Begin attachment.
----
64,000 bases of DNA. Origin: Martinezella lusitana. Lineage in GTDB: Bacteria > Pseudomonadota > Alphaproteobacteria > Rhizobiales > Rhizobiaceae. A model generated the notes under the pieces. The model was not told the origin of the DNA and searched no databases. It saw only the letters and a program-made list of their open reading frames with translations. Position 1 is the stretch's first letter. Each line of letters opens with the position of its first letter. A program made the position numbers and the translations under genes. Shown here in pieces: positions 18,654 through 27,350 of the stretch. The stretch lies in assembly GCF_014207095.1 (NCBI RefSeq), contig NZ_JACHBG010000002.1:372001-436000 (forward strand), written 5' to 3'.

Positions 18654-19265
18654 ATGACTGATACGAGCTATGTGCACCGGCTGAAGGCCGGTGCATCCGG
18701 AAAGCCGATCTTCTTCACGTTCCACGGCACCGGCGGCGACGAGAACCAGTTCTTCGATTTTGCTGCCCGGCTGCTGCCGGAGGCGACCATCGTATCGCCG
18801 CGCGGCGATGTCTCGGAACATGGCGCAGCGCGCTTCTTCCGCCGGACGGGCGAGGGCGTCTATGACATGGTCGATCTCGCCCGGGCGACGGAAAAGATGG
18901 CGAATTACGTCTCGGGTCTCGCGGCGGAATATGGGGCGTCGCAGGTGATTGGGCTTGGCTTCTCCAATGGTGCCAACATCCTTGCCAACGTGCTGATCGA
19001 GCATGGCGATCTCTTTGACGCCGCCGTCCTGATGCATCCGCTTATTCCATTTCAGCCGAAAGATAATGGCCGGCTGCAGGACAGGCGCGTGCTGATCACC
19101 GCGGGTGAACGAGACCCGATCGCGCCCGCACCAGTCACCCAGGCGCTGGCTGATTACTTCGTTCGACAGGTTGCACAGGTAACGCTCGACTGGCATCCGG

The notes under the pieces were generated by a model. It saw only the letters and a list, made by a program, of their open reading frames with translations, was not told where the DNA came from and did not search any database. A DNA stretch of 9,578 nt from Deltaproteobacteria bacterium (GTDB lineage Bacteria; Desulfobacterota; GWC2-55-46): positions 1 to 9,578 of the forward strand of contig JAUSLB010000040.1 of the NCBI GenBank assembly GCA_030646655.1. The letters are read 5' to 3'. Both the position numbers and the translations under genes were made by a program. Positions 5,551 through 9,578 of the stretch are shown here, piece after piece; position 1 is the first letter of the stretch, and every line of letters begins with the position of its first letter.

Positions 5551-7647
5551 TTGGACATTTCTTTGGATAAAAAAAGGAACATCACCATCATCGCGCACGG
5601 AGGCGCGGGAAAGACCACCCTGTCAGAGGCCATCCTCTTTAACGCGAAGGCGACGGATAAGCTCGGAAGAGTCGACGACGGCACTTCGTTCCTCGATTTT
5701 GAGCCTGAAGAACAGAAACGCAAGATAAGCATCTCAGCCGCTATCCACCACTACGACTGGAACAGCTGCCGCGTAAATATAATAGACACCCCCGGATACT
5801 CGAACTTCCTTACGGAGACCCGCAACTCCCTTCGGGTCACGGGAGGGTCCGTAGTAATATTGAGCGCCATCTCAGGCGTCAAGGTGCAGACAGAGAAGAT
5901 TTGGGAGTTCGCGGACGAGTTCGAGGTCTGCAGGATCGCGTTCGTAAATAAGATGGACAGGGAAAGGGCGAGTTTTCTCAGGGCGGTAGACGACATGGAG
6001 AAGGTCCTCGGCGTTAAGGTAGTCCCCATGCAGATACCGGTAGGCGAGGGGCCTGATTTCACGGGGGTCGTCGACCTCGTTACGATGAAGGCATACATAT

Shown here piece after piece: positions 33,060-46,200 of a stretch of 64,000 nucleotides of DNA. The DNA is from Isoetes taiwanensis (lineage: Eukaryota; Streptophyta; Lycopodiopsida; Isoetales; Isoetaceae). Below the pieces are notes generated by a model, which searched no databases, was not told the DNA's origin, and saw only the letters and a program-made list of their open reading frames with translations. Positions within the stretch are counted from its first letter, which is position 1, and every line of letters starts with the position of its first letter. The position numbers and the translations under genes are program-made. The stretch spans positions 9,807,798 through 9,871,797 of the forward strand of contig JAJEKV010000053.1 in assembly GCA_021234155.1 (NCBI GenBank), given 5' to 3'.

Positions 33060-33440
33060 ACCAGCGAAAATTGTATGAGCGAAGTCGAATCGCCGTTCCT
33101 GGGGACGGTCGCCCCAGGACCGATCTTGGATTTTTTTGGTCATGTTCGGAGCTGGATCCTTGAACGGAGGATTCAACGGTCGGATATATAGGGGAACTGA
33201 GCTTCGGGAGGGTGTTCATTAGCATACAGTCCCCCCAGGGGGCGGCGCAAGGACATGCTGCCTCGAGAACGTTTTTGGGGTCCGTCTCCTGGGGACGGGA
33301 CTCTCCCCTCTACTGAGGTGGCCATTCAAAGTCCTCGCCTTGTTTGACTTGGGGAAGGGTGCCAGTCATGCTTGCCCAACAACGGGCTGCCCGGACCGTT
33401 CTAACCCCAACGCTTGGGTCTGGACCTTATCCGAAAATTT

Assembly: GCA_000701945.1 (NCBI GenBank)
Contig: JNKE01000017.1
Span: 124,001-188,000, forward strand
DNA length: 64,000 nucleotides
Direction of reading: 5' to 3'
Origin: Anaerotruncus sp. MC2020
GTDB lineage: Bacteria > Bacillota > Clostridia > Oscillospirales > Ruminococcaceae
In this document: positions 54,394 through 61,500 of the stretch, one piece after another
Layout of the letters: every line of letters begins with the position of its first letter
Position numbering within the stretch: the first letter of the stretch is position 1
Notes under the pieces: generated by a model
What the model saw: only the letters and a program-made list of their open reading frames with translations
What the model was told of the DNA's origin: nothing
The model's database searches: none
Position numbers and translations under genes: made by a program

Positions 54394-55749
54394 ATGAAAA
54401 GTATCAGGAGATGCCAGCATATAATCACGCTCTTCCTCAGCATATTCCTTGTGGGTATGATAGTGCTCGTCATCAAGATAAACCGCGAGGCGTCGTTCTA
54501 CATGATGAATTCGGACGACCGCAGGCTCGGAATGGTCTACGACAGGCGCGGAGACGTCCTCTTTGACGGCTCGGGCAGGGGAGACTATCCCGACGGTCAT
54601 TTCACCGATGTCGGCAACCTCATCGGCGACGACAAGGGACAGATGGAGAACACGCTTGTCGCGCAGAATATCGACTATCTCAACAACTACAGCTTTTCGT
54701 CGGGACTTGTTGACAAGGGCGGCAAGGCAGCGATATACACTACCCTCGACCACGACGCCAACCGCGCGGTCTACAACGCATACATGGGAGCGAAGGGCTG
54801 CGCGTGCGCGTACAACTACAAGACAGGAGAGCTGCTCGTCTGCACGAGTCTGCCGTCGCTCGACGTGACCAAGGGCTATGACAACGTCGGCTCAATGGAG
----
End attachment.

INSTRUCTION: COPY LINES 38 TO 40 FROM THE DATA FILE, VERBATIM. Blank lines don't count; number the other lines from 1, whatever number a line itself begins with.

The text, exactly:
Position numbers and translations under genes: made by a program

Positions 54394-55749
54394 ATGAAAA